Discuss the process of giving clues: when the estimate was far from 37, much higher / lower was used. As the estimates became closer to 37, different words were used to describe what to do next. Show a number line on the board. Mark 0 and 100 at opposite ends. Mark 37 to the left of centre. Mark the estimates as they go. Highlight the 'tiny bit higher / lower guesses. How far were they from 37? Suggest that this is an inequality: when the guess is less than 37 and more than 32 (or something nearby), you might say 'a tiny bit higher'; when the guess is more than 37 and less then 42 (or something nearby), you might say 'a tiny bit lower.

                Visual clues can be used to guide a person to the correct answer. Today, we will be using lights to guide a user to choose a mystery number.

                Display the first three slides of the ppt, the title, objectives and success criteria.

                Display an example of Marty responding to code, where his arm moves and the colour on the disco arm changes depdending on how close or far away the secret angle value is. The example will be explained in the teacher's guide.

                For the code, you will find the following blocks in the following sections:

                • the position block in Sensing,
                • the set LEDs blocks in Looks,
                • the green inequality blocks in Operators
                • the forever loop and if blocks in Control

                The set eyes LEDs should have arms selected and is there to reset the lights after running the code.

                The blocks are also part of the recommended blocks for learners to use.

                Have learners estimate the value of Marty's secret angle after watching the display. Inform them that when Marty's arms are pointing down, it is 0 degrees and when the arms move to point straight up it is 180 degrees. The lights change when the angle of the arm is close to the secret value.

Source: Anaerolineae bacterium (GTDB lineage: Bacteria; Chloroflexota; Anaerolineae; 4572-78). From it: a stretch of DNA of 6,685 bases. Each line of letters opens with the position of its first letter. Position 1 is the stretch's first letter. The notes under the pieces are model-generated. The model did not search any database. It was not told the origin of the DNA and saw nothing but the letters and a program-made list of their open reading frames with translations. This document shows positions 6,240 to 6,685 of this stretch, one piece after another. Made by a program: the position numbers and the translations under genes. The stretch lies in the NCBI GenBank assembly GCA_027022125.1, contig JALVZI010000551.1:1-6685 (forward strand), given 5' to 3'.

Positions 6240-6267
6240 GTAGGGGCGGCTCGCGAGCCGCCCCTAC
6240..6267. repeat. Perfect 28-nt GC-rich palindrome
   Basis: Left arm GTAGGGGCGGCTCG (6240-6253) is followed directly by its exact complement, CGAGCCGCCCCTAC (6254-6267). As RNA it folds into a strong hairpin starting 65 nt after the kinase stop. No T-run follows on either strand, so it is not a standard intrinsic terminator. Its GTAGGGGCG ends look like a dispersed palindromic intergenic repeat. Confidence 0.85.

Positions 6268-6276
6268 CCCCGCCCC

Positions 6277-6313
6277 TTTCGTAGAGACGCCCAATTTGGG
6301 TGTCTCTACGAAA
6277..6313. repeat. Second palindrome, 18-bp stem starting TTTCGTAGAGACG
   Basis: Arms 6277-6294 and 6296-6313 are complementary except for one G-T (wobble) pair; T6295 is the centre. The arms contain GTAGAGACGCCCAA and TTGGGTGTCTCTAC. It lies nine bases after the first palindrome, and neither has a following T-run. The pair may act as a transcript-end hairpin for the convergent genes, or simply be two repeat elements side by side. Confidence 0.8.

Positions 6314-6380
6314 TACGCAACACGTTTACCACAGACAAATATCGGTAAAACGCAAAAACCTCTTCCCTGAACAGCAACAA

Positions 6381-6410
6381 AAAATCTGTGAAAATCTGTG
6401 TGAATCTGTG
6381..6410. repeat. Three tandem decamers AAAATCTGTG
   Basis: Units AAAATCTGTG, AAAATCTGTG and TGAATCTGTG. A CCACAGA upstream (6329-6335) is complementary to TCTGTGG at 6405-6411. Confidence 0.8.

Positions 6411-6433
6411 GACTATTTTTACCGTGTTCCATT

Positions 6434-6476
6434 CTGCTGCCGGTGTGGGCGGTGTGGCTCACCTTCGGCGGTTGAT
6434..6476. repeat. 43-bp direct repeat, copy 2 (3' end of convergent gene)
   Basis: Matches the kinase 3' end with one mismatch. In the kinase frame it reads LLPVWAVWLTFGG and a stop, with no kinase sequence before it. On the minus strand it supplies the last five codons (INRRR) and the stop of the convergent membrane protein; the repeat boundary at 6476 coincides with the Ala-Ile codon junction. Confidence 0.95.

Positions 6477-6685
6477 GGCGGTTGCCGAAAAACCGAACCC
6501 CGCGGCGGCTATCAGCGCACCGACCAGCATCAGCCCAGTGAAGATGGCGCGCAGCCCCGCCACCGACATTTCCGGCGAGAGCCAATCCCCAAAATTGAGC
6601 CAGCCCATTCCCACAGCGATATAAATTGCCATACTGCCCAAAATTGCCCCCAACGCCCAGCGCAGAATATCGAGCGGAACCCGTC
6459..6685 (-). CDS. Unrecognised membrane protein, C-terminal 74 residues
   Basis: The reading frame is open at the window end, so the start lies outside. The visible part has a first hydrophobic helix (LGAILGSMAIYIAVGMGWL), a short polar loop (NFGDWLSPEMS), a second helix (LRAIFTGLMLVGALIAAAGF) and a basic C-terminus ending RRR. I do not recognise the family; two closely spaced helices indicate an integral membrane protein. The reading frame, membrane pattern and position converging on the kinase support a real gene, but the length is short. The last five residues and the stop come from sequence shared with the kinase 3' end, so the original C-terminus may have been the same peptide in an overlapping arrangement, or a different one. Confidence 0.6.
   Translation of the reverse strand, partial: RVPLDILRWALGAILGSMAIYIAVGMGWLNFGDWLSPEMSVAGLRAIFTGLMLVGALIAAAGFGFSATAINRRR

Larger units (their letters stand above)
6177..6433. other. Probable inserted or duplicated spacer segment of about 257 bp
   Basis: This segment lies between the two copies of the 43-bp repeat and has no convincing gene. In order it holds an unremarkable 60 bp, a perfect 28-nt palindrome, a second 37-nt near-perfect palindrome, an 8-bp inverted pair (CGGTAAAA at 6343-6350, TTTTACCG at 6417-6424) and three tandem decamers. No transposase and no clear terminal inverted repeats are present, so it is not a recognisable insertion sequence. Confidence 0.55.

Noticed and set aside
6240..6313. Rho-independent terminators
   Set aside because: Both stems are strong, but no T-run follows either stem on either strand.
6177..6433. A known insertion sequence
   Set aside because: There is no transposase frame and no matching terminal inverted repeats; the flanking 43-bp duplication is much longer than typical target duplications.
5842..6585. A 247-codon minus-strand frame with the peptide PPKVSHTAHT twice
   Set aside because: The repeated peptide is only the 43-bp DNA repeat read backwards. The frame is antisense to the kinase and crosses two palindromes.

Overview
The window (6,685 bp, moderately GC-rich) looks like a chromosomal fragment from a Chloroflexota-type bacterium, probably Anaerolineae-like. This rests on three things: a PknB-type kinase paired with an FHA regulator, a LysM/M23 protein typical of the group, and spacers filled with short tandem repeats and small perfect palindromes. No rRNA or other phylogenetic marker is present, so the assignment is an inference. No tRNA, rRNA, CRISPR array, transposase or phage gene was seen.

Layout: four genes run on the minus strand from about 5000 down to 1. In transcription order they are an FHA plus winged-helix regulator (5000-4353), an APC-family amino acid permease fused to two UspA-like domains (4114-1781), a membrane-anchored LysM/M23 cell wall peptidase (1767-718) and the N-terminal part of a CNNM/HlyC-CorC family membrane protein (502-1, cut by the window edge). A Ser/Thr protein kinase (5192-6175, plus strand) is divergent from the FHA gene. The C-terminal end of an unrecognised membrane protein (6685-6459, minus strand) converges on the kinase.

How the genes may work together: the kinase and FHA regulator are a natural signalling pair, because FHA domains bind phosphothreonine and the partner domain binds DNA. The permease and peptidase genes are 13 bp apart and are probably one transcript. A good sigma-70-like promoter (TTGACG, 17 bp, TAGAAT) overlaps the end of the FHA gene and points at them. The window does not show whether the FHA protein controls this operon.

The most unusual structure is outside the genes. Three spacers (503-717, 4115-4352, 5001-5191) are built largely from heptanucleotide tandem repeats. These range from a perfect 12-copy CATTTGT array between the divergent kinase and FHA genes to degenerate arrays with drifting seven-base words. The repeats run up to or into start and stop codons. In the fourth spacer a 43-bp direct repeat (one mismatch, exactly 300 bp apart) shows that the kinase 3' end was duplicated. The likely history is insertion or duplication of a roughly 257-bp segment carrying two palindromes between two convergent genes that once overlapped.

Get Learning

                At this point, everyone should have MartyBlocks loaded, with Marty connected. Display the slide called 'The Disco blocks', from the presentation. They will notice that each of the three blocks has 'arm' showing and an arrow pointing down. Quickly revise that these are the same three blocks we used for the lesson on the disco eyes, on this occasion we select the arms from the dropdown.

                Have learners drag the three blocks onto the workspace and explore them. Show learners the next slide, a very basic block of code displaying all three of the blocks in action.

                Learners will notice, again, that the script happens amazingly quickly. It doesn't change once it runs once and there are no conditions: on start, all the blocks run and they only run once. How do we have the code run more than once? A repeat block. How do we set a condition in the code? An if block.

                For the task today, we need a fourth block, which is a sensing block. This block will tell us the position of the arm, or arms. Show the block for sensing the arm position and where it can be found, in the sensing section. The image shows 'right arm' selected. Either right or left arm is OK for this code. They are accessed with the drop-down menu.

                When learners drag this block onto the workspace, have them tap it and share what it displays. Have them move the arm forward and up (no more than pointing straight upward) and tap the block again. Has the value changed? To what did it change? Why do you think this?

                Display the slide showing a protractor overlaying Marty, subsequent slides show different arm movements with the value of the angle highlighted.

                Time for Practice

                Learners will be tasked with creating an estimation game:

                • they need to think of a number for Marty that users try to estimate
                • they need to tell Marty the range for that number to help with estimation
                • they need to be told when the angle is too high or too low